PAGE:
“People have a sense of a loss of control," he tells BuzzFeed News. "Whether it’s in relation to the way government works generally, or public services specifically, or things that are beyond government, like their interactions with businesses.

    "In all these areas, in our lives, people feel like someone else is making decisions that affect me, and I don’t really know who, and I don’t really like the decisions, and I don’t know how to get hold of someone and change things. It’s big and distant and removed from the human scale. And then the next level is, well, what do you do about it?”

    For Hilton, the solution is to return life to a human scale – by using technology and the free market to break down big companies as well as big government.

    He believes, for example, that schools should serve units of 100–150 people, so that we don’t just have a choice of one good school in our neighbourhood, but 20 or 30, all innovating and diversifying away with the help of the latest online courses.

    To halt the animal cruelty inherent in factory farming – which he describes as “an absolute moral outrage” and compares to rape and slavery – he wants to live-stream the view from the shed or processing plant (something he proposed in No 10, to no avail), or force companies to put pictures of where food is actually produced on their packaging rather than bucolic cows and pastures.

    Oh, and companies – like the big banks or supermarkets – that have swollen to a scale where they can stamp out competition, not least by bribing government to tip the scales in their favour, should be treated like parts of the public sector and have their salaries restricted, in order to open up the playing field to genuine entrepreneurs.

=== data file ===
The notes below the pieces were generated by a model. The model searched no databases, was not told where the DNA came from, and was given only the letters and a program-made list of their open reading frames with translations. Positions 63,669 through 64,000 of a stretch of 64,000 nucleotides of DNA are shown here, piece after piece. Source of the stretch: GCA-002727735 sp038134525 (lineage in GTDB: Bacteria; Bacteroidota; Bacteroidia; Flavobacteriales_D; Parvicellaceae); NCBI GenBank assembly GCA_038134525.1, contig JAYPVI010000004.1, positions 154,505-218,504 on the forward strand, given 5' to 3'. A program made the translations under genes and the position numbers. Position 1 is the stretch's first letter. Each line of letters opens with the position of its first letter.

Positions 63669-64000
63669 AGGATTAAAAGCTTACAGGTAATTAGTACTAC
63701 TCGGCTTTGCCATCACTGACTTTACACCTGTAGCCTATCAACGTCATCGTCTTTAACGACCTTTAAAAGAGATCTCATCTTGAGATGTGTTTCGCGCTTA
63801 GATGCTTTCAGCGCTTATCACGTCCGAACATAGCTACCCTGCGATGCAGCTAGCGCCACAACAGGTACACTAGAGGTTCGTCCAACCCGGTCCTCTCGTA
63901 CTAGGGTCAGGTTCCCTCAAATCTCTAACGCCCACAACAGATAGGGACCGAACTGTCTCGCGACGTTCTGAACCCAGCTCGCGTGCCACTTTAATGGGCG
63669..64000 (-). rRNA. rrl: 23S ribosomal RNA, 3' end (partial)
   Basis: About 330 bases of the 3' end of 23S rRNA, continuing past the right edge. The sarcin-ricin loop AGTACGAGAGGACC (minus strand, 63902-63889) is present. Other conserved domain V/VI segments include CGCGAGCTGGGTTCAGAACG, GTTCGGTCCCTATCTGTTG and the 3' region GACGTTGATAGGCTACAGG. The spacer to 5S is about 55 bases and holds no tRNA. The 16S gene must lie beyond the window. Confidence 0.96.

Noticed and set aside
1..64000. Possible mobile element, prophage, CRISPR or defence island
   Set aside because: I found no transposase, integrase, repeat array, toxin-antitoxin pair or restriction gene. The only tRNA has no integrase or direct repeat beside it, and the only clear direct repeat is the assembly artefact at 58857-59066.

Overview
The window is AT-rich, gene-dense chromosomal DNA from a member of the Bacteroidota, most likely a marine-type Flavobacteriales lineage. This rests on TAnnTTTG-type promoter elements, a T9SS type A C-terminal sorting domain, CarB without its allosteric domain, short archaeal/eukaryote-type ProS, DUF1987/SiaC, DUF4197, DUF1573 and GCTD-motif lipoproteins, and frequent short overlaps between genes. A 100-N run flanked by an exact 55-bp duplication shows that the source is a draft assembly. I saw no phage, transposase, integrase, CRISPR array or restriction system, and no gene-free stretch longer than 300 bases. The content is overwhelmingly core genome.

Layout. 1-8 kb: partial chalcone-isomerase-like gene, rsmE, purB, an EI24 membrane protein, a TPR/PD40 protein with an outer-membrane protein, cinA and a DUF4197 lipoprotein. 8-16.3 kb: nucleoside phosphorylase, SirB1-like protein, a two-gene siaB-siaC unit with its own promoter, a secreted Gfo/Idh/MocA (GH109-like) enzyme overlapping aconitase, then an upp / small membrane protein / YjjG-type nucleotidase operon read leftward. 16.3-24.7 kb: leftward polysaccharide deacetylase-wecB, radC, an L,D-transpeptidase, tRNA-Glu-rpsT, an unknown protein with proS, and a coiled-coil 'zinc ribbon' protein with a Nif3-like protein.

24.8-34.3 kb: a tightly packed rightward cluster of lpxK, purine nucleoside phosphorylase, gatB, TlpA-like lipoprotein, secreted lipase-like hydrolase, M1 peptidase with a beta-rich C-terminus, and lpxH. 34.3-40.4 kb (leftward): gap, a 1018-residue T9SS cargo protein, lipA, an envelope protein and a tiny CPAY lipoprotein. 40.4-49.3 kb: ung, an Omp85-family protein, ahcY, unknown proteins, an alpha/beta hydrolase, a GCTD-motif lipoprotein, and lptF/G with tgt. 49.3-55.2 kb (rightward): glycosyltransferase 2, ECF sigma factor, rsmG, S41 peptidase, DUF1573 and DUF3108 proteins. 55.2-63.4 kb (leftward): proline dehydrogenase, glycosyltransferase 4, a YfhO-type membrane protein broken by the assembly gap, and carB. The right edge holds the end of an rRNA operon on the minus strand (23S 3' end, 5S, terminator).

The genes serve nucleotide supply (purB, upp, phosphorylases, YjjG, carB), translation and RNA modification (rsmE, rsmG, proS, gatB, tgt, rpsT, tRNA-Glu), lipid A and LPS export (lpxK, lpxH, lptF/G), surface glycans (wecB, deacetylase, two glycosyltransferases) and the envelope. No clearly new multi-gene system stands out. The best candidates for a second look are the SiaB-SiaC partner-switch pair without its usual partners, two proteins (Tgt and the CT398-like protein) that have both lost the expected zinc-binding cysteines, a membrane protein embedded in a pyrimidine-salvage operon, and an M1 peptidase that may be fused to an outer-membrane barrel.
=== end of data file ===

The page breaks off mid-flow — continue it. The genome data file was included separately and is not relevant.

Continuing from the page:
Above all, however, he wants people to get involved in politics. Whereas Brand, his fellow armchair revolutionary, called on his followers to shun the political system, Hilton insists that it’s the only way to bring about change. “Don’t just write off the political system,” he urges. “Don’t just write off parliament and assume that nothing can happen and that people like me can’t make a difference – no, you can. You can say, ‘It’s not going to happen’ – well, it’s definitely not going to happen if you don’t try.”

    But might young people not feel like the system is so stacked against them that there’s no point taking part – for example, when it comes to the state of the housing market, which Hilton agrees is thoroughly broken? On the contrary, he says: If the right people are in power, they can still make change happen. When the coalition government reformed the IT spending rules – which saw 70% of contracts go to just seven giant international firms – "that was achieved in the face of unbelievably fierce lobbying. Microsoft phoned Tory MPs and said, ‘If you let this go through, we will close down our R&D facility in your constituency.’ Direct threats to destroy jobs. But we went and did it anyway, because it was the right thing to do.”